My shrubs are covered in ash. When this is over should I take a hose and spray them off?
Let's cross our fingers that we get some rain to clear the ash away! But if it does stay dry, then you will want to devise a plan to first safely remove ash from high use areas of your home like walkways, driveways, garbage cans, mailbox, etc. This will reduce the chance of creating clouds of ash and/or tracking it into your home. Removing ash from your entire property including garden plants, shrubs, and lawns isn't always necessary. And a thin dusting of ash on plants (can still see the green color) isn't likely to have long term effects on plant health before our fall rains wash it away so no need to remove.
Focus instead on clearing heavier amounts of ash from plants that you regularly come into contact through gardening activities, that are near windows, doors or air handling units, food producing plants, or plants that are of high value to you. Read tips for handling ash on garden fruits and veggies.
Cleaning up even small amounts of ash that have landed in your yard or garden from the wildfires needs to be done carefully. Wait until the air quality reaches healthy levels to begin the cleanup. And even though the smoke has cleared, any ash particles that are kicked up during the cleaning process can enter your lungs. Take care to avoid exposure.
It is recommended to wear an N95 respirator to protect your lungs when cleaning up ash. Due to the COVID-19 public health situation this type of respirator is difficult or impossible to find. If you are unable to find an N95 mask and you must clean up ash, then wear a close-fitting multi-layer cloth with a filter or disposable paper face covering. It won't be perfect but will at least provide some level of protection. If you have health issues (especially with your heart or lungs), ask for help rather than cleaning the yard or garden yourself. Protect your skin by wearing a long sleeve shirt, long pants, socks and closed toe shoes. After cleaning, wash your hands and any skin exposed to the ash. Avoid tracking ash back into your home by changing clothes and removing shoes after cleaning. Keep your windows and doors closed while cleaning to keep ash from entering your home.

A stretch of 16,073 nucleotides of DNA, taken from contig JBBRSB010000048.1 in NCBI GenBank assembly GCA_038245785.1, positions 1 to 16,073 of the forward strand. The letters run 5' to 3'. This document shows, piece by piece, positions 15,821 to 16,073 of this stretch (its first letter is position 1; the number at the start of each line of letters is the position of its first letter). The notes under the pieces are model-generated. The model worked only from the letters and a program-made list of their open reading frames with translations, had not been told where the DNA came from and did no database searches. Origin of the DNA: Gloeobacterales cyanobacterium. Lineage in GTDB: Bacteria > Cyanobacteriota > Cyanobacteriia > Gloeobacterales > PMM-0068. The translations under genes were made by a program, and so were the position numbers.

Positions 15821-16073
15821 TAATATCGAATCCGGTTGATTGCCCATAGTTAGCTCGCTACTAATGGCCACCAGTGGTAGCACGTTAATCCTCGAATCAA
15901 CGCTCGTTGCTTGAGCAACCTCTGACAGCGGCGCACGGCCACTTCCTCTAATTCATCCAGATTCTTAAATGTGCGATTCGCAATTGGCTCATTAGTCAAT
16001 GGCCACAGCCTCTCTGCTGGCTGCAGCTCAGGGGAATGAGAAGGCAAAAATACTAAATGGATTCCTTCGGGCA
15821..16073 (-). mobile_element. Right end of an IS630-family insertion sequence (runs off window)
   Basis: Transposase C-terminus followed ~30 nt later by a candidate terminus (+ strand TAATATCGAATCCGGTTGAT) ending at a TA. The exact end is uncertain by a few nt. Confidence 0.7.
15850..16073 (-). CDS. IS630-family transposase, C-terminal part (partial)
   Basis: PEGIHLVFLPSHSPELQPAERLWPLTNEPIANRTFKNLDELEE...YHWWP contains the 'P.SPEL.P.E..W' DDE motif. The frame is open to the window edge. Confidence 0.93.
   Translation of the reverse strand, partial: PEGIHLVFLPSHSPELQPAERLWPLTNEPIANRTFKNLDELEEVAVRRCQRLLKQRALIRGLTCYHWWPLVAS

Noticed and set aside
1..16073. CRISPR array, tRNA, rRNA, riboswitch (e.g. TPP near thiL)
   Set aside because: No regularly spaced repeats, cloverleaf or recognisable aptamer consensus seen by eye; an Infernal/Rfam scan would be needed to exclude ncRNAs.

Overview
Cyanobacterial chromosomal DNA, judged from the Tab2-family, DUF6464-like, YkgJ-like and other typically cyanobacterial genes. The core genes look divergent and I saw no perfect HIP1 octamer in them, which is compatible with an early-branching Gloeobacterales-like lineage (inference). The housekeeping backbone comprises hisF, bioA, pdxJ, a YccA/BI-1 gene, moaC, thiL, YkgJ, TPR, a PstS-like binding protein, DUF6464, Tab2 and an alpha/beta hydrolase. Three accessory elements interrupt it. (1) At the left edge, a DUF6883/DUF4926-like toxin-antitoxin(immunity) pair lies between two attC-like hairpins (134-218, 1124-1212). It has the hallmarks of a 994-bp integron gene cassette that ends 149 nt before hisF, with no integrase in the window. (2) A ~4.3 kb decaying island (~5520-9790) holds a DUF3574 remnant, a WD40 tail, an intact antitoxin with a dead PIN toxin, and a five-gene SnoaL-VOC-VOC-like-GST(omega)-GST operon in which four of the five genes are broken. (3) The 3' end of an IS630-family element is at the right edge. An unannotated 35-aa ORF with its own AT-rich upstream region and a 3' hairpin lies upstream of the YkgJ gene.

Don't use a leaf blower or a household vacuum to remove the ash. This will only create a cloud of ash that is dangerous for you and your neighbors to breathe. Instead, gently sweep to move the ash off surfaces or use a gentle low-pressure stream of water.
Don't wash the ash down the storm drain. Instead direct the rinse water into low traffic grassy or ornamental areas (away from your fruit & veggie garden) which will act as a natural filter. Large amounts of ash can be gently swept into a pile, bagged in plastic sacks, sealed, and thrown away.
Again, protect your lungs and take care to avoid creating airborne particles. Carefully misting with water before sweeping will help.
Here are additional yard and garden clean up resources you may find useful.
Note: If the ash was produced from a burning structure or you have a thick layer of ash due to close proximity to the fire then take additional precautions. There may be hazardous chemicals or fire-retardant residue that requires special handling. You may need to work with a professional cleaning company in order to safely remediate the site. Check in with your local fire jurisdiction or emergency operations for more information.